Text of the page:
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I’ve been meaning to resurrect my weekly “music news” installments (Mews), and this week has some cool Mews-worthy happenings, so the timing feels right. Ladies and Gentlemen, I give you, the return of the Mews…

– Thom Yorke announced today on the Radiohead blog that his solo project, to which he added official band members just last year, now has an official name and will be touring the US this Spring.  deadairspace

– The awesome free music website known as Noisetrade just got much more awesome.  Go check out the changes, and get yourself a bunch of free records while you’re at it.  Noisetrade

– To all the haters: Erykah Badu apparently used Twitter to clear some copyright permission issues with Paul McCartney earlier today.  See people?  Stop making fun of me for having a Twitter account.  I’m telling you, it’s helpful on a lot of levels.  Pitchfork

– Speaking of Twitter, Matt Chamblerlain just tweeted that he played the drums on the new Of Montreal record.  Apparently they just completed the tracks, which Chamberlain is calling “a crazy-funky-psychedelic-drum extravaganza.” Nice.  Chamberlain’s Twitter

– Nickleback lost their popularity contest with “a pickel,” and lead sing Chad Kroeger isn’t happy about it.  Comcast

– Editorial:  We just decided on a date for a clinic I’ll be giving at New Hope Church.  The day is March 13th, is open to everyone, and will center around playing drums in a church environment.  The cost will be low and maybe even nothing, so I’m hoping we can get a good group of guys who care about drums in worship services to come out for the clinic.  I’ll post official details here soon.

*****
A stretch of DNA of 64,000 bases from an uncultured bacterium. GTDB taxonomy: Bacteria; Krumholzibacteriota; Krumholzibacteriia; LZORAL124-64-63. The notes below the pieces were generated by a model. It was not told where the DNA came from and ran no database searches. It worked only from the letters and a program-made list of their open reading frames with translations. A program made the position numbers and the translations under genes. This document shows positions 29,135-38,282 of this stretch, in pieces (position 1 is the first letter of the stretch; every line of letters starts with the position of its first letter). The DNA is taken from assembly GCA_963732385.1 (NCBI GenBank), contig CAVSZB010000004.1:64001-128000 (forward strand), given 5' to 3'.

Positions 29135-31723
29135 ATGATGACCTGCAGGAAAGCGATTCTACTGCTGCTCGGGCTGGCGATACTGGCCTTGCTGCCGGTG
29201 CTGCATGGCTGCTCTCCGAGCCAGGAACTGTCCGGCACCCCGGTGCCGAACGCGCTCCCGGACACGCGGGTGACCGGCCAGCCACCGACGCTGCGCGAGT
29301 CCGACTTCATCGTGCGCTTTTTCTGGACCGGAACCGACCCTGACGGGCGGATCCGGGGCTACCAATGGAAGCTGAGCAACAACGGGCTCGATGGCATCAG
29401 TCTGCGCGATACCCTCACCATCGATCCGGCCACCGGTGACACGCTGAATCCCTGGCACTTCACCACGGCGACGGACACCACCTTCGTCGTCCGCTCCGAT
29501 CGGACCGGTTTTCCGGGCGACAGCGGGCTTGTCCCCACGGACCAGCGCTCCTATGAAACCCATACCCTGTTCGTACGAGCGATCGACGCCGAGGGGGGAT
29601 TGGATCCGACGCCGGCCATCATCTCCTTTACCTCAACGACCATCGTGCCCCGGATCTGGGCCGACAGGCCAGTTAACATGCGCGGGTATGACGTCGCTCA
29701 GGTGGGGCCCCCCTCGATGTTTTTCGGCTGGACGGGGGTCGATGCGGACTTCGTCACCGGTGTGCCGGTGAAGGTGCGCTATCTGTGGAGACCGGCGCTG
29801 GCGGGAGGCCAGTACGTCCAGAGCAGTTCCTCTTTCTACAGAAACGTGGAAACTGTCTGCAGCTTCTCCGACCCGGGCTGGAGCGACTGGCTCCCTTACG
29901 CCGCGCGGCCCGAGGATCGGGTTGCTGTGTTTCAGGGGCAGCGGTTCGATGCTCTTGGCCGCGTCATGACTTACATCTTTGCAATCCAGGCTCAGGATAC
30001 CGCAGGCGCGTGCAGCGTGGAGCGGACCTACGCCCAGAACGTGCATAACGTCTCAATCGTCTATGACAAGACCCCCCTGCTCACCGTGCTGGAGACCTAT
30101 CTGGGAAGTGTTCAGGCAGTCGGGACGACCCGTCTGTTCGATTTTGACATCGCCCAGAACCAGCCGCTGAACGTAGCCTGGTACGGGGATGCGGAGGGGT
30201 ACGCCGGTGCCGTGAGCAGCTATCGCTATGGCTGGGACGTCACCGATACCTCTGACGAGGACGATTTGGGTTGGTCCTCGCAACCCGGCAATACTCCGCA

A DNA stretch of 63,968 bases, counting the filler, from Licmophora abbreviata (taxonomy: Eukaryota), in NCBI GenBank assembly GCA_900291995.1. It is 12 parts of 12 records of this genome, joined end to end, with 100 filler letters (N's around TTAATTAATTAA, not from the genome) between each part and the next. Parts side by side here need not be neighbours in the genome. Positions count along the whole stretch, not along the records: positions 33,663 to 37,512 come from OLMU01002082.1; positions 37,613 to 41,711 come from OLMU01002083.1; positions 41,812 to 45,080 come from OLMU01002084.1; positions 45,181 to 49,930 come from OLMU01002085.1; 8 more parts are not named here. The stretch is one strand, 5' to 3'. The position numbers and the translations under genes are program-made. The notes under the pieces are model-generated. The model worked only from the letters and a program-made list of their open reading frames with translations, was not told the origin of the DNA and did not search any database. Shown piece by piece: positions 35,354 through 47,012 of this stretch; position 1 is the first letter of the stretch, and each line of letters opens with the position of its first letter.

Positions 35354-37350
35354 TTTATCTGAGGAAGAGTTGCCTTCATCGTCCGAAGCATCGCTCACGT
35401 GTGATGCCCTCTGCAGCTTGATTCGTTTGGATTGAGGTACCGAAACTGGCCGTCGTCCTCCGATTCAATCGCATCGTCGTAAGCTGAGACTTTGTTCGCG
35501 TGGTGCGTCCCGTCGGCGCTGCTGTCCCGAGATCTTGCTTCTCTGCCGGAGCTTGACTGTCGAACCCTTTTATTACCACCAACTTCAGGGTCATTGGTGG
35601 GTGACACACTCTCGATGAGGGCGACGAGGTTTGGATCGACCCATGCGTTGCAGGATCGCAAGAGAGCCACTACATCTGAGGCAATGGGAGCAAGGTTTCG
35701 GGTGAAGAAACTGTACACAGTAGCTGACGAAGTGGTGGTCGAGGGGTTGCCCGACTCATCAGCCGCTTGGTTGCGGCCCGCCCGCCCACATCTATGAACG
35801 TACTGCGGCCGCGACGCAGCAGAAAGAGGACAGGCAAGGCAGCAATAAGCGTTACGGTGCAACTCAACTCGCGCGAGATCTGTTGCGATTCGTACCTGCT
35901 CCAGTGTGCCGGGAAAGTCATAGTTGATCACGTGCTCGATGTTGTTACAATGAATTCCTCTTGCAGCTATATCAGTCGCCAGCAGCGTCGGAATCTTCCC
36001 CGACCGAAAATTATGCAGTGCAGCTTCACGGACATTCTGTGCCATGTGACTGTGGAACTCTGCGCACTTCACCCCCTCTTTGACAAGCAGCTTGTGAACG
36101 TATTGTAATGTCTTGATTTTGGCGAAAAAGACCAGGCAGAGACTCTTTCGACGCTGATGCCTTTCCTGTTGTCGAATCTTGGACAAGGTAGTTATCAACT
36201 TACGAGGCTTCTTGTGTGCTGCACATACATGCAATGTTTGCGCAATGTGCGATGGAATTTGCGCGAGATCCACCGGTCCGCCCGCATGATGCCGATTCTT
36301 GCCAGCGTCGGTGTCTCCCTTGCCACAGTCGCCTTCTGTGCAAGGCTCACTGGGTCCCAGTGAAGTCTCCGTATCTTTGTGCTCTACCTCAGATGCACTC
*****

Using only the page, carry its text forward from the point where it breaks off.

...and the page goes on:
Recent music news…

– Thom Yorke announced the formation of a live band to play material from his solo album, The Eraser, as well as new non-Radiohead Yorke songs.  The band includes long-time Beck drummer Joey Waronker, the animated Chili Peppers bassist Flea, Radiohead producer Nigel Godrich (who NEVER plays live), and multi-instrumentalist Mauro Refosco.  Billboard

– MTV has resurrected the popular 90’s live music broadcast MTV Unplugged.  The 6-show season has already begun, with features from Adele, All Time Low, and the recent Paramore episode.

– Sub Pop Records is re-issuing the 1989 debut album from Nirvana, Bleach, with some previously unreleased live tracks from a Portland show in 1990.  You can preview one of the live tracks here.

– NYC’s Lincoln Center opened its fall season with an Ornette Coleman performance.  This is noteworthy both because Ornette is 79 years old and still blazing, but also because the traditionalist-leaning Lincoln Center and progressive-pioneering Coleman don’t normally get along.  Good for both of them.  NYTimes

– Without any real warning, JC Chasez up and announced this week that there will officially be no N’SYNC reunion.  The music world responded with a collective, “I’m sorry… who are you again?”  MTV